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Our research is focused on generating single and entangled photons and manipulating the photon-matter interaction. Single photons are wavepackets of light energy quanta and no-cloning property. Entangled photons, on the other hand, are photon pairs with “spooky action at a distance” quoted by Einstein. With unique quantum properties, they are both essential to realizing quantum computation, quantum communication, and quantum teleportation, and to understanding quantum mechanics.

We seek to develop applications with single and entangled photons and to study the analogue between the photonic system and other physical systems by manipulating their quantum property. We use optical methods and lasers in experiments and build theoretical models to explain our observations. Our material systems include solid-state, semiconductor, or cold atom systems. This research area leads to applications as well as fundamental interests.

Research Highlights:

Time-Resolved Detection of Photon-Surface-Plasmon Coupling

The interplay of nonclassical light and surface plasmons has attracted considerable attention due to fundamental interests and potential applications. To gain more insight into the quantum nature of the photon–surface-plasmon coupling, we demonstrated the time-resolved detection of the coupling at the single quanta level. We also realized single optical plasmons with programmable wavepacket. The time-resolved detection and coherent control of single optical plasmons can offer new opportunities to study and control the light-matter interaction at the nanoscale.

Phys. Rev. A 102, 033724 (2020)


Efficient Generation of Narrowband Entangled Photons

Biphotons with narrow bandwidth and long temporal length play a crucial role in long-distance quantum communication and linear optical quantum computing. By manipulating the two-component biphotons from a atomic ensemble, we demonstrate a highly efficient way of generating biphotons with a subnatural linewidth in the sub-MHz regime. Our work opens up the opportunity to miniaturize the biphoton source for implementing quantum technologies on chip-scale quantum devices.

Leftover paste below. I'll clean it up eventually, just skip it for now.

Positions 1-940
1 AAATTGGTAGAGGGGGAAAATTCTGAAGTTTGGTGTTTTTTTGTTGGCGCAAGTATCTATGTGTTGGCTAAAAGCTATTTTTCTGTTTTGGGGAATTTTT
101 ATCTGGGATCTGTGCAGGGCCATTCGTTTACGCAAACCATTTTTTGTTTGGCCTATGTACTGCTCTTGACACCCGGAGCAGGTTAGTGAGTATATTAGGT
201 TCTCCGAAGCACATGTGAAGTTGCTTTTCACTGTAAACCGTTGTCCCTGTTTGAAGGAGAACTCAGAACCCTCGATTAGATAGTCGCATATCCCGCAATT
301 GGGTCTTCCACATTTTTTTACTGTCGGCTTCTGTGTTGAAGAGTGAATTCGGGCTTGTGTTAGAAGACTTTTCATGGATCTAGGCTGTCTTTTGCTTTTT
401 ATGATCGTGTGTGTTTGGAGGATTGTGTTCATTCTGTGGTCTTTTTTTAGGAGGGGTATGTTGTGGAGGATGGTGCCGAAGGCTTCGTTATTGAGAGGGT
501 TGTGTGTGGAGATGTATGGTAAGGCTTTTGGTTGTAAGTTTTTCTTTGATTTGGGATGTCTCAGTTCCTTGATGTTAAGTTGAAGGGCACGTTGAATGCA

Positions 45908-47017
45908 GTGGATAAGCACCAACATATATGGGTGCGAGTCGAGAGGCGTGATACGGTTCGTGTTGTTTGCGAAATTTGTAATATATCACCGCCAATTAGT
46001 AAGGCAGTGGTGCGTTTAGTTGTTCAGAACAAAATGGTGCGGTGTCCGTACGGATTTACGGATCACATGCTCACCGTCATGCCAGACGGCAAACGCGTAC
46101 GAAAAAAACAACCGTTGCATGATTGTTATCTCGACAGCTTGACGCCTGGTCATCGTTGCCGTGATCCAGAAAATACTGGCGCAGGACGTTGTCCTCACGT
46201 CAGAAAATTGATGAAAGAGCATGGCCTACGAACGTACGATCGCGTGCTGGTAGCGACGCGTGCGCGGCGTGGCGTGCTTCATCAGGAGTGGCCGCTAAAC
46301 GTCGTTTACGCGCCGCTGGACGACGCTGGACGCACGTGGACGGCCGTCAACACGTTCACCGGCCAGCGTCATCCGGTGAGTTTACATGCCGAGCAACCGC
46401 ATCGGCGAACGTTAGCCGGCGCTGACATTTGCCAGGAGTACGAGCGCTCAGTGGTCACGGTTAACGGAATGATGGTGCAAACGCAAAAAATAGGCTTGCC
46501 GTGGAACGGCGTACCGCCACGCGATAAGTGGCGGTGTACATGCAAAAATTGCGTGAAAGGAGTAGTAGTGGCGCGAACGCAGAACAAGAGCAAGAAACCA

Phys. Rev. A 101, 063837 (2020)


Field Test of Quantum Key Distribution

Using an optical fiber link between National Tsing Hua University and National Chiao Tung University, we recently demonstrated Taiwan's first outdoor quantum key distribution (QKD). Secret keys are generated by sending and measuring single photons encoded with bits 0 and 1, with the key creation efficiency boosted up to 90% using the DPS protocol. Encrypted communication with these keys promises unconditional security based on the laws of physics and is also impossible for eavesdroppers to keep a transcript of communication.



Revival of Quantum Interference, Entanglement, and Nonlocality

Quantum interference and entanglement, apart from the fundamental interest, are at the heart of quantum computing and quantum communication. However, these quantum properties are easily degraded by the imperfections or limitations of the experiments. By manipulating the quantum wavepacket, we demonstrate the revival of quantum interference, entanglement, and nonlocality that would otherwise be destroyed by the distinguishability of the photons. Our study shows that these quantum features can achieve full recovery if the wavepacket manipulation is properly designed.

Phys. Rev. Lett. 123, 143601 (2019), 科技部十大科學研究之破壞性創新論文


Shaping and Purifying Single Photons from Semiconductor Nanocrystals

Colloidal quantum dots (or semiconductor nanocrystals) are promising single-photon emitters at room temperature. However, their single-photon purity is poor due to the spectrally broad bi-exciton emission. We demonstrate single-photon purification by manipulating the temporal envelope of the single photons. The purified single photons have a purity comparable to their cryogenic-temperature counterparts. Moreover, the single-photon purity does not vary with the pumping power or between different quantum dots.

Phys. Rev. Lett. 119, 143601 (2017)


Light-Matter Interaction at Single-Photon Level

Efficient light-matter interaction at the single-photon level is essential to quantum computation and quantum communication. Such interaction requires single photons of subnatural linewidth and high spectral brightness. We demonstrate a subnatural-linewidth single-photon source with the highest spectral brightness reported to date. The interaction between the single photons and atoms is also demonstrated by the controlled absorption of the single photons in an atomic vapor.

Phys. Rev. A 96, 023811 (2017)